If the IRS wrongfully denies your refund claim and you are successful in litigating the matter in court, you are entitled to recoup some of your court costs. But what about the taxpayer’s tax attorney’s travel costs? And what if the travel costs were necessary as the tax issue was complex and a tax attorney with the requisite knowledge wasn’t available in the local legal market? The court addresses this in Audio Technica U.S., Inc. v. United States, No. 5:16CV2052 (N.D. Ohio 2019).

Facts & Procedural History

The taxpayer reported research tax credits on its tax returns. The IRS did not allow the claims on audit. The taxpayer brought suit to recoup its tax overpayments.

Unlike most research tax credit cases, the taxpayer opted to litigate the case in U.S. District Court. This afforded the taxpayer the ability to have a jury trial. The jury was asked whether the activities constituted qualified research and found that it did.

After prevailing in the case, the taxpayer filed a bill of costs to recoup its costs for suing the government. This included a request for: 1). $350.72 in Clerk and Marshal Fees, 2). $2,761.84 in Recorded-Transcript Fees, and 3). $6,828.80 in Printing Fees and “Travel Expenses for Out-of-District Counsel” in the amount of $34,746.24. 

The question for the court was whether the government was to pay these costs and, if so, in what amounts.

An Award of Court Costs

The Federal Rules of Procedure generally allow the prevailing party to recoup court costs. The courts have some discretion in whether the costs are allowable and in what amounts.

When it comes to the U.S. government paying costs, the general rule gives way to a statement that one has to find a statute authorizing costs. The statute in this case is 28 U.S.C. 1920, which includes:

  1. Fees of the clerk and marshal;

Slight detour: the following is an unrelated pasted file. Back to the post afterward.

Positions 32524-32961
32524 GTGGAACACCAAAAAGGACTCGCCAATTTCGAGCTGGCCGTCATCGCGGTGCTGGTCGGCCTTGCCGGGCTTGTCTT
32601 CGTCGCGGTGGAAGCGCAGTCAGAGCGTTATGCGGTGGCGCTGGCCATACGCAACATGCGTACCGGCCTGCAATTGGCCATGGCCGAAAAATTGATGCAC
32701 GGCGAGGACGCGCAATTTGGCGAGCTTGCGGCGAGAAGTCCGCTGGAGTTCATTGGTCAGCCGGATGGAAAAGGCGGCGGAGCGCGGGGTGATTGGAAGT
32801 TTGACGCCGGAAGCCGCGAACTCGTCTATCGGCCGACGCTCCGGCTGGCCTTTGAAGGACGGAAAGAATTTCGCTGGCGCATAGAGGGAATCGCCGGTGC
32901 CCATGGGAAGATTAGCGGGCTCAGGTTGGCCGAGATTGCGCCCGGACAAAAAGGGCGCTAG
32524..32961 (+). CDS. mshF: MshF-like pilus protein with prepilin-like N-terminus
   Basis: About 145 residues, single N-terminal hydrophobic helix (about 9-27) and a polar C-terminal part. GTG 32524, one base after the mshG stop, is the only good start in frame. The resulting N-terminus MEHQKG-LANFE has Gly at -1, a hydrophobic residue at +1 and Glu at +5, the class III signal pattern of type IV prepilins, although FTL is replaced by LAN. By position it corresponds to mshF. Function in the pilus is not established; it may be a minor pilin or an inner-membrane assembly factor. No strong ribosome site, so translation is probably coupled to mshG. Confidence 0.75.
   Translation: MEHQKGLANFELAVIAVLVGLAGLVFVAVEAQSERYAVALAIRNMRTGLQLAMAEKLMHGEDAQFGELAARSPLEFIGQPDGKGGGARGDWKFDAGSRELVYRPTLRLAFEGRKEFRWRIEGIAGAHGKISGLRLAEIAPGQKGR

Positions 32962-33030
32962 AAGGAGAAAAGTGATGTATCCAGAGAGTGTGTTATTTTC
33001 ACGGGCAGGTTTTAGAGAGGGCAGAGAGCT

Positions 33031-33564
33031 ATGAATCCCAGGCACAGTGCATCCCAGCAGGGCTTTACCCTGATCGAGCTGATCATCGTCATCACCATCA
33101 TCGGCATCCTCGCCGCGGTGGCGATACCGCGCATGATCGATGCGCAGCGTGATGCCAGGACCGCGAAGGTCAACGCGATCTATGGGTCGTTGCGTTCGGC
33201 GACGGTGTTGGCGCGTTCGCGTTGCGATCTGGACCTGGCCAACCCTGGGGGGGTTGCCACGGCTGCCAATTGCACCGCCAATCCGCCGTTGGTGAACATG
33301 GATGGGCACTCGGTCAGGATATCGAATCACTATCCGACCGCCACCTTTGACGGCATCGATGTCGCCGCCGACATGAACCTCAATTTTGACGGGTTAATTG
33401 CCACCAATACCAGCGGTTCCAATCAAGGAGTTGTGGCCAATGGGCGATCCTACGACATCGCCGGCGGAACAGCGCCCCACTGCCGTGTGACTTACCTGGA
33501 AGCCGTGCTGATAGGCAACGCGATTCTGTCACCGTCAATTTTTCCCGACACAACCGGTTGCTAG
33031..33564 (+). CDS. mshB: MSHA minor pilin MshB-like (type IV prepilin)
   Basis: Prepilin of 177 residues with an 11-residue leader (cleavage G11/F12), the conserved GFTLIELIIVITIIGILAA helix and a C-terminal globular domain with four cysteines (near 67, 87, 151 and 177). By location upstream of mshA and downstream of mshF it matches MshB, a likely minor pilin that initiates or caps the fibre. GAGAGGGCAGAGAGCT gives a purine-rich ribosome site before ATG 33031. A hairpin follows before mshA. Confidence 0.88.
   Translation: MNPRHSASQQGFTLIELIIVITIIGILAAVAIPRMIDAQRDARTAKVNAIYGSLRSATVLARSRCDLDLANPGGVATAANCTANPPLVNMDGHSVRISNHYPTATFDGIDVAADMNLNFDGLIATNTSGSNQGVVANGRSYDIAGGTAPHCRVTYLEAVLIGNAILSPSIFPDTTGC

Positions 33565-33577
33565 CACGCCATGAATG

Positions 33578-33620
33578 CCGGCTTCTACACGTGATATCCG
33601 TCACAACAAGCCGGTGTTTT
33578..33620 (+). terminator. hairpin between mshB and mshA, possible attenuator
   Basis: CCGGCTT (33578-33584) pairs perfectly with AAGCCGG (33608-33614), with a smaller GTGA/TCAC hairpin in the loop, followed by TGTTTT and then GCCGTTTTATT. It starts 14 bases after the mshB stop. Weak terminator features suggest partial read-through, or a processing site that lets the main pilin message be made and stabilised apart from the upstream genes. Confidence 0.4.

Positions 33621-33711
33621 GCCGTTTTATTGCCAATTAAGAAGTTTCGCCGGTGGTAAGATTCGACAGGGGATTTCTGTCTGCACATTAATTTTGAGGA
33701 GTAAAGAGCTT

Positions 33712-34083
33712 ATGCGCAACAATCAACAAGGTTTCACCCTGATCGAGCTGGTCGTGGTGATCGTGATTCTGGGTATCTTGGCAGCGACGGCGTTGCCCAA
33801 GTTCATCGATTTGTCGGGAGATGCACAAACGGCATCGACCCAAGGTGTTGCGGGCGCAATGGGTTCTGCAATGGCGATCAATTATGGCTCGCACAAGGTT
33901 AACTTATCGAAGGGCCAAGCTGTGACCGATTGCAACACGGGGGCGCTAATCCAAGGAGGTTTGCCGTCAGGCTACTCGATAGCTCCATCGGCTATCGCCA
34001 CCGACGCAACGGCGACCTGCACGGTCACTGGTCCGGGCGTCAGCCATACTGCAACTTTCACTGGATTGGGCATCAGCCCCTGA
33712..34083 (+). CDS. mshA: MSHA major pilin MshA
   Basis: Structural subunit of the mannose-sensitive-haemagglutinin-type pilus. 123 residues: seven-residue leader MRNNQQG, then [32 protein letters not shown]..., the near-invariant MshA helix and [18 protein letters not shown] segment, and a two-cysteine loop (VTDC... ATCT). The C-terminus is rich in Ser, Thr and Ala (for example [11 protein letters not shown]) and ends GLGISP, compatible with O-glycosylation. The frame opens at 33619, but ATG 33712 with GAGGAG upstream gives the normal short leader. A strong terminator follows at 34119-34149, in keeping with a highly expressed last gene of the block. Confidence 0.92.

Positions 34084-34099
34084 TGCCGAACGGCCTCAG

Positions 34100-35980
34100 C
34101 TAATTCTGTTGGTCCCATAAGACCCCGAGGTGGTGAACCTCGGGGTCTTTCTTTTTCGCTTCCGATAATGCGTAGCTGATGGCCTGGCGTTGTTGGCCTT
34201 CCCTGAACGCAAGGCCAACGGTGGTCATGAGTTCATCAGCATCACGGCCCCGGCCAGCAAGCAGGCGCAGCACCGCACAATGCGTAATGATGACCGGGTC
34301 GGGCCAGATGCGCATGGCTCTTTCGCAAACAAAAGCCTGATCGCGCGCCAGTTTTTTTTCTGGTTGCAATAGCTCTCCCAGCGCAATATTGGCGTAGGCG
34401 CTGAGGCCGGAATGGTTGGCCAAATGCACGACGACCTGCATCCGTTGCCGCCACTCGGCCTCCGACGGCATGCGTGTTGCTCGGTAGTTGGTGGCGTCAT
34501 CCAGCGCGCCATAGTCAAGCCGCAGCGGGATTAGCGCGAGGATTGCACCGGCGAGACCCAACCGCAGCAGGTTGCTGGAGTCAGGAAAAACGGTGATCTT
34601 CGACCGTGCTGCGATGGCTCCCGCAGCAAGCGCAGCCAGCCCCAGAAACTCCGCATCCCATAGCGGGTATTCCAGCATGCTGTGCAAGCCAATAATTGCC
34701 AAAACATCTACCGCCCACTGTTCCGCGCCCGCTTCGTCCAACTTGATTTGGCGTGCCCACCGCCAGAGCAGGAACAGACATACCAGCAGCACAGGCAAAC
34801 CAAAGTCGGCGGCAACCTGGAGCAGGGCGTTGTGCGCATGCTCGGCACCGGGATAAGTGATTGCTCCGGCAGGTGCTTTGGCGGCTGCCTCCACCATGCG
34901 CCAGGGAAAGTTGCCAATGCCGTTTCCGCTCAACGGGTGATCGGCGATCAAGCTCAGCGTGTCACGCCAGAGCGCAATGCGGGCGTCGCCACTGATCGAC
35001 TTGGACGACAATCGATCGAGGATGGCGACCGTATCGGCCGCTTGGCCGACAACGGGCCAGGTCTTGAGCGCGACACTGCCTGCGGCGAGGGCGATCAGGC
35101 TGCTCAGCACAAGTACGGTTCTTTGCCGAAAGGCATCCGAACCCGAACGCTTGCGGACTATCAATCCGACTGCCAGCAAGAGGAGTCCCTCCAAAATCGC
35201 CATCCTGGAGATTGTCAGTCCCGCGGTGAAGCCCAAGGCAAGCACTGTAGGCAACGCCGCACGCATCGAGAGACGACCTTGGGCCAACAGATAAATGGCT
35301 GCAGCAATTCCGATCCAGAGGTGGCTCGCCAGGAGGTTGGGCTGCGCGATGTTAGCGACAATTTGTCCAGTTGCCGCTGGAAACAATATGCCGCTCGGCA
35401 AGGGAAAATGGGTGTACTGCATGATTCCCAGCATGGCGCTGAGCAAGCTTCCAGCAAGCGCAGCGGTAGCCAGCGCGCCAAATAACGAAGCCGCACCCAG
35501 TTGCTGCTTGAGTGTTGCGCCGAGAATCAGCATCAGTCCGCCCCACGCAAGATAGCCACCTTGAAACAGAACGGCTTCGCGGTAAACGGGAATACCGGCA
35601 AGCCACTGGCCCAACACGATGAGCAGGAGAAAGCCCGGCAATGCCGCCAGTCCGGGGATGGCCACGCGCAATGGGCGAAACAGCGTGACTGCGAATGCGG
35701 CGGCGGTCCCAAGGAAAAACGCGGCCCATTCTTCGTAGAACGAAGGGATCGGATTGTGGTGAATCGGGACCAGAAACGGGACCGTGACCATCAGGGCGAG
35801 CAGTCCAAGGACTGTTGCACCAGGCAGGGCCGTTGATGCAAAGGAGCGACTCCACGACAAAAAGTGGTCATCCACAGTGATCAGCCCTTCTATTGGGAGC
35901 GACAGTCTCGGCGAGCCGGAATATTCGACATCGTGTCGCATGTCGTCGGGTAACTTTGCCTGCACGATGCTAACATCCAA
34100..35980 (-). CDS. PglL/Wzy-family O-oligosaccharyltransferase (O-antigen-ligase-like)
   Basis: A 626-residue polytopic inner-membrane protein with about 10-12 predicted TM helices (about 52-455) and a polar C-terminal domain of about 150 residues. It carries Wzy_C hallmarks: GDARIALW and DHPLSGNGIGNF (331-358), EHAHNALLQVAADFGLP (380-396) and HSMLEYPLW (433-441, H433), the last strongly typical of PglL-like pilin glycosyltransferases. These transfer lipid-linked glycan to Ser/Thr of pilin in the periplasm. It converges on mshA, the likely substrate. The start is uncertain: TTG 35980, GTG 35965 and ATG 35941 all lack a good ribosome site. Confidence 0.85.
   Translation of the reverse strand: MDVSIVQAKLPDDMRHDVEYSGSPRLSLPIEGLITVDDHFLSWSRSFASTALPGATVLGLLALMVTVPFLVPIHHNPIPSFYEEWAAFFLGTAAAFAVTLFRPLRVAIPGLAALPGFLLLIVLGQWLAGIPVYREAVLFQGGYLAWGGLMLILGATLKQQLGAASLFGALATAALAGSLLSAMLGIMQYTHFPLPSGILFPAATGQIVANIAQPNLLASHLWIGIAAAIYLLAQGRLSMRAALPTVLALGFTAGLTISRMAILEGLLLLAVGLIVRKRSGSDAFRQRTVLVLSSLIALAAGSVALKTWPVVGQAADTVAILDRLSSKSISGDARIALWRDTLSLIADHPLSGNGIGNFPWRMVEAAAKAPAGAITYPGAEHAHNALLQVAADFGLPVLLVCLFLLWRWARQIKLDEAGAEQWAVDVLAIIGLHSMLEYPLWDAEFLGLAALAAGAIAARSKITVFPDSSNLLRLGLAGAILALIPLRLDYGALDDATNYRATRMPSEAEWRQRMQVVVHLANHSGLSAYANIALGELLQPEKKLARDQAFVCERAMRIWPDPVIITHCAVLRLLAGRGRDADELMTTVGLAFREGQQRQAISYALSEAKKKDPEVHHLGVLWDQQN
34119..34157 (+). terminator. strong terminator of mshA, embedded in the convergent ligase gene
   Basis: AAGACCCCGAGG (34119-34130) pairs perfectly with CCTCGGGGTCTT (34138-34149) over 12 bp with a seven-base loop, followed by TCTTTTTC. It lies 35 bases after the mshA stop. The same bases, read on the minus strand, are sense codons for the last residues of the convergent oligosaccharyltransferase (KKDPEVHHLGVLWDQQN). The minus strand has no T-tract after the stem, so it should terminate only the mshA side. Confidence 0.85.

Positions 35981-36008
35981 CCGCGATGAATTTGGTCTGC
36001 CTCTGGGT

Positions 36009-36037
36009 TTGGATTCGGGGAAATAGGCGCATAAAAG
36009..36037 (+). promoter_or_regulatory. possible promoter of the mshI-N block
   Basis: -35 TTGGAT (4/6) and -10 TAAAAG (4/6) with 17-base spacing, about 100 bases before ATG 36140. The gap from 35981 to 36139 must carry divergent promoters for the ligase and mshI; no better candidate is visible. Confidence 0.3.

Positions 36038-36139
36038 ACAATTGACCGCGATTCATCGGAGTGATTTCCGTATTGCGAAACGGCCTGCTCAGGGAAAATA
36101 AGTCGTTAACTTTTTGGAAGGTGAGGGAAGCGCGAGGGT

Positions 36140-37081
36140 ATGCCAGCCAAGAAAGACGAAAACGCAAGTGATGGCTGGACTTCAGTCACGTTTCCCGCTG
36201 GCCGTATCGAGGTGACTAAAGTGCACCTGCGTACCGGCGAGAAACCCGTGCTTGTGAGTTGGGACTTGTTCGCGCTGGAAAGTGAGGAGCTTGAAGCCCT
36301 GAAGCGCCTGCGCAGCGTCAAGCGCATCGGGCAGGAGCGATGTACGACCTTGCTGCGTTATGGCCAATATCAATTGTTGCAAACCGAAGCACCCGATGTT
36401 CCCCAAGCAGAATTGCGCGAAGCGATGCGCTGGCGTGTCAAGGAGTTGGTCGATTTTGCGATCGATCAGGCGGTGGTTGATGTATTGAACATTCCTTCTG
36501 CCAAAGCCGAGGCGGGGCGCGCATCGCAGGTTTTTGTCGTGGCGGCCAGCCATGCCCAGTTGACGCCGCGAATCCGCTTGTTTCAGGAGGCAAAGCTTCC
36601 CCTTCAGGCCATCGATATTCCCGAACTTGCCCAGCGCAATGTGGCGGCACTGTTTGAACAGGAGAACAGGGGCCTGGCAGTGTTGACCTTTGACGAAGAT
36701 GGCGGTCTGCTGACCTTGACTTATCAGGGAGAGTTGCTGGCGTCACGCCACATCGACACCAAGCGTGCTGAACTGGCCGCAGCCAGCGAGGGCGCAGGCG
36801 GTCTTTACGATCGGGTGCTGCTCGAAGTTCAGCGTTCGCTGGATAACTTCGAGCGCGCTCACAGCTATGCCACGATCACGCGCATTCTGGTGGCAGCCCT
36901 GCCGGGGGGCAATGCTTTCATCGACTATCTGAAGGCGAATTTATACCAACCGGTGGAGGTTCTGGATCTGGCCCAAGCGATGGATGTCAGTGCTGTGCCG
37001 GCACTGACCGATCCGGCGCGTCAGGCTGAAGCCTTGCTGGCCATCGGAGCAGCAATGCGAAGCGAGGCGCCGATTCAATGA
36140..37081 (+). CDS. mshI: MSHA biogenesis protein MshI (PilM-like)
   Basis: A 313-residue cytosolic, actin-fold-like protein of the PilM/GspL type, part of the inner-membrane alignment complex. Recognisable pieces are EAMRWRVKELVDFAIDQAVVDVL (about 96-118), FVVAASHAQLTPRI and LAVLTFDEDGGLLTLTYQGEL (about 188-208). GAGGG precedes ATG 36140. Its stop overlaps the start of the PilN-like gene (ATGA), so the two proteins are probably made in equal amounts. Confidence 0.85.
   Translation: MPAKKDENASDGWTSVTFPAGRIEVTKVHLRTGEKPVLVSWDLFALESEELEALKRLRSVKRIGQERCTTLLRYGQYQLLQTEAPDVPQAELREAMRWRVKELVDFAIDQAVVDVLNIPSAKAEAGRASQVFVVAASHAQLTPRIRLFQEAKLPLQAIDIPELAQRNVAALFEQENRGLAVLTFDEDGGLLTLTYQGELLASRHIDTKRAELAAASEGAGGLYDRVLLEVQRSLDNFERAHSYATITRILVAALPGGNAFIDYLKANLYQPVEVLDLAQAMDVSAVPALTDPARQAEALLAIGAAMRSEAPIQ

2. Fees of the court reporter for all or any part of the stenographic transcript necessarily obtained for use in the case;
  3. Fees and disbursements for printing and witnesses;
  4. Fees for exemplification and copies of papers necessarily obtained for use in the case;
  5. Docket fees;
  6. Compensation of court appointed experts, compensation of interpreters, and salaries, fees, expenses, and costs of special interpretation services.

The court allowed the costs included in this list. The remaining dispute centered on the plaintiff’s attorney traveling costs.

Award of Tax Attorney Travel Costs

The largest expense was for tax attorney traveling costs. This is not a type of expense listed in Sec. 1920.

The plaintiff argued that they were allowable. It cited a third circuit opinion whereby costs are allowable if the local attorneys are not willing to represent the plaintiff.

The taxpayer was not located in the third circuit and, even then, the court noted that there was no evidence that a local attorney could not be found to litigate the case.

The plaintiff argued that local counsel would not have had the requisite legal expertise to handle the case. This very well may have been true, as the research tax credit is a highly specialized and nuanced area of law. But the court noted that this is not the test. The court did not allow the plaintiff’s attorney traveling costs.

Should Tax Attorney Travel Costs be Allowable?

Despite the courts conclusion on the travel costs, it should be noted that the taxpayer’s tax attorneys not only successfully litigated a very difficult type of case, but they no doubt also provided advice on the choice of forum.

This advice was not only insightful, but had a significant impact on the successful outcome of the case. The U.S. Tax Court does not afford jury trials and, as has been seen with other recent research tax credit cases, the tax court would likely have reached a different conclusion.

The importance of this insight as to the choice of forum isn’t limited to this tax dispute. It shines light on a path that many other research tax credit court cases will no doubt follow. While the travel costs may not have been recouped in this tax dispute, they were well worth the cost.

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